Recording > Aural Pleasure
This collaboration between Paul McCartney and producer Youth is bad news for fans anticipating the release of “Carnival of Light,” the rare 14-minute Beatles track Macca’s been talking up recently as too “avant-garde” for its time. If Electric Arguments is Paul’s idea of cutting-edge, let’s hope “Carnival” stays in the vault.
Reportedly the product of a studio session in which each of the album’s 13 tracks was written and recorded in a single day, McCartney’s third release (and the first with his actual name on it) under the Fireman pseudonym makes a powerful case for spending at least two weeks on any full-length album.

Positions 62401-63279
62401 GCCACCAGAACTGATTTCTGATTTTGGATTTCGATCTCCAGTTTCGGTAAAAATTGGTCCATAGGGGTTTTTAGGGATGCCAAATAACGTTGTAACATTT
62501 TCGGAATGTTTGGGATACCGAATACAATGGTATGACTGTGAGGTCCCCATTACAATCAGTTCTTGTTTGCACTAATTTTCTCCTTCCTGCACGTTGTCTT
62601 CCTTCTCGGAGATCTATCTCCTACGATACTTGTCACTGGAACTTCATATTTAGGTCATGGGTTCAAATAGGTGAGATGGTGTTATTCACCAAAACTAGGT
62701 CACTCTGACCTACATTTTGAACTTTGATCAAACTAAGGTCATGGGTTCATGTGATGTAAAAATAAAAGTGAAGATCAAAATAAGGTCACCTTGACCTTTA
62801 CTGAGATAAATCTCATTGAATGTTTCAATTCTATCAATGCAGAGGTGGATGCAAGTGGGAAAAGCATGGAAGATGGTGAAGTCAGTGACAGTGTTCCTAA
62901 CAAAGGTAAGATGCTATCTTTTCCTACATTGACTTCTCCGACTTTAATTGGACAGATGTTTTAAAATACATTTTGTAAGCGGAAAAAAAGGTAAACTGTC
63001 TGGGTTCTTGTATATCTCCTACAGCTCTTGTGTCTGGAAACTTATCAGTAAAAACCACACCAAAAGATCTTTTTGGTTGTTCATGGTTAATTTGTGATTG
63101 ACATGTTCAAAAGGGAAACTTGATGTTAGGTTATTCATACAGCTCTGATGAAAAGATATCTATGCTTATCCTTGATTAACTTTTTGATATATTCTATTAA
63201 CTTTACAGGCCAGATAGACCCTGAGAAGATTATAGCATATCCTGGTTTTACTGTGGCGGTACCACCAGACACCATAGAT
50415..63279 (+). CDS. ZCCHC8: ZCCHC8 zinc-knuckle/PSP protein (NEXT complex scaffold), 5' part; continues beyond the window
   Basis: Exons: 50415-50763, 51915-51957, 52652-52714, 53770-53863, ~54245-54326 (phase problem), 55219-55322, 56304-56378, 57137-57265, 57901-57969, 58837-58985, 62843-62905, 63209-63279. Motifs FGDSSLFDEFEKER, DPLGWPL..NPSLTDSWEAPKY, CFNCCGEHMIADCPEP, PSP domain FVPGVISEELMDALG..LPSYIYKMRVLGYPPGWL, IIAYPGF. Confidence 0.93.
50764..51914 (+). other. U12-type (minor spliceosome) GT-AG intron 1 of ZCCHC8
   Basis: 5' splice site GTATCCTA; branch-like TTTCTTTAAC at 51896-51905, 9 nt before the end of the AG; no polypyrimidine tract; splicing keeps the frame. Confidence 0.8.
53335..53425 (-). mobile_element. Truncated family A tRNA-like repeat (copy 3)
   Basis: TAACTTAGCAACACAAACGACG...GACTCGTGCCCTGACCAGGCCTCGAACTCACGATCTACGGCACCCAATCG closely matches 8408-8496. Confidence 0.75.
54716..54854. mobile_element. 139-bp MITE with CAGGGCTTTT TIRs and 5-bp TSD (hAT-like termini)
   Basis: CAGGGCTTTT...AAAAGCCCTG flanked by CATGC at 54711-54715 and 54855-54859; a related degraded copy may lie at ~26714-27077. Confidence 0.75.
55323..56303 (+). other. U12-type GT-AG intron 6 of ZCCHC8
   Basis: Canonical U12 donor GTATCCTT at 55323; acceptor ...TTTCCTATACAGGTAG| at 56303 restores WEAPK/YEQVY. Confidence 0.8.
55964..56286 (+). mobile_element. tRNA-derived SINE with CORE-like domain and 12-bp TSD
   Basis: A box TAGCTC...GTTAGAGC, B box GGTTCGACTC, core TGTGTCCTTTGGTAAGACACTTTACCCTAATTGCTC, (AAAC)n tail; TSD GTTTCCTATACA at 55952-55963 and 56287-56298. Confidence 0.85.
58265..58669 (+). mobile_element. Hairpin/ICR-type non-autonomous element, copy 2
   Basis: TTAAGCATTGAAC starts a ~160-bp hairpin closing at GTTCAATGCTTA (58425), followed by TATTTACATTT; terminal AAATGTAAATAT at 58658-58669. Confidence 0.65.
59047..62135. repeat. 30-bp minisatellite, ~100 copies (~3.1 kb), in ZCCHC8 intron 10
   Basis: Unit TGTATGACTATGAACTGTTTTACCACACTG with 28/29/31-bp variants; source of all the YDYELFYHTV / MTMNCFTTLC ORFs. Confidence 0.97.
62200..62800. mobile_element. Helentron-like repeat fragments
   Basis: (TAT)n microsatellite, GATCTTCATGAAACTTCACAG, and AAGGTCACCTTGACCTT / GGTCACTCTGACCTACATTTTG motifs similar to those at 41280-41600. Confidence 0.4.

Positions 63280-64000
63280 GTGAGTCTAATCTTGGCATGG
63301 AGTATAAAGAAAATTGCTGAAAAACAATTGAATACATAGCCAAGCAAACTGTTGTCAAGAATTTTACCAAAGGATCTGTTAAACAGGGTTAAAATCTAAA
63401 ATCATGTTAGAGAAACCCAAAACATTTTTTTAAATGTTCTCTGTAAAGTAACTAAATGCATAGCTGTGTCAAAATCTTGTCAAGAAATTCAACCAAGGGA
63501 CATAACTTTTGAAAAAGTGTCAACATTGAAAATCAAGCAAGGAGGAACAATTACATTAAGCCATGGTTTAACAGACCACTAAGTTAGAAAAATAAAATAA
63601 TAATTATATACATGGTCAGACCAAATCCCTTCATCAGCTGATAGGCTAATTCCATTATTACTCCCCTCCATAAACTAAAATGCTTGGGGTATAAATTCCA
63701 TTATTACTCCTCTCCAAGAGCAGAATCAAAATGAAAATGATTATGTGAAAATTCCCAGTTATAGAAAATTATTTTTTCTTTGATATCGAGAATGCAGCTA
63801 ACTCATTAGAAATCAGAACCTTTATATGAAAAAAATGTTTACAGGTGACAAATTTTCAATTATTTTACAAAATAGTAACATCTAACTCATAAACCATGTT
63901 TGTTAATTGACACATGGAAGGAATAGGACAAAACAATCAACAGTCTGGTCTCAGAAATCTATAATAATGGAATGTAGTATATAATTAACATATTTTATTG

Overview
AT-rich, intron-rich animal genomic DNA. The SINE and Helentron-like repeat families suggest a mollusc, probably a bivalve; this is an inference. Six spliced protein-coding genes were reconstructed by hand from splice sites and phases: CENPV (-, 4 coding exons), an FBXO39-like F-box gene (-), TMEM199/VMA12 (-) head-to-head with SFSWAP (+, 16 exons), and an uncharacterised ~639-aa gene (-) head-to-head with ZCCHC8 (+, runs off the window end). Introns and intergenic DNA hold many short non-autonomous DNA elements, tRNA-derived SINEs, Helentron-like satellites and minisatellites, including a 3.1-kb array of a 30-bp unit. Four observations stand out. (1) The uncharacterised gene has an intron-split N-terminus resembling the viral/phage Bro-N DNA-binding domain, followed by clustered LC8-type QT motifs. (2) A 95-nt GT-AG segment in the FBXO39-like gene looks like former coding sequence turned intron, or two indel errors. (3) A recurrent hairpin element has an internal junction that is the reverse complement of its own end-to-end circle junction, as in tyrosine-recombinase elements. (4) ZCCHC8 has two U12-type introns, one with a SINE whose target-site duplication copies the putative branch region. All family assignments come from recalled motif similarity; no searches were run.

Blame the indiscriminate record-buying public if you want — the first time he shat out an album in an unreasonably short amount of time it was Please Please Me, after all — but “Nothing Too Much Just Out of Sight” sounds like “Helter Skelter” puking up Thunderbird, “Sing the Changes” finds the better-undiscovered link between U2 and Richard Marx, and if the soul-sickening “Two Magpies” isn’t proof enough that Paul’s voice has completely given out, “Travelling Light” sounds like a musical number rightfully cut from Paint Your Wagon.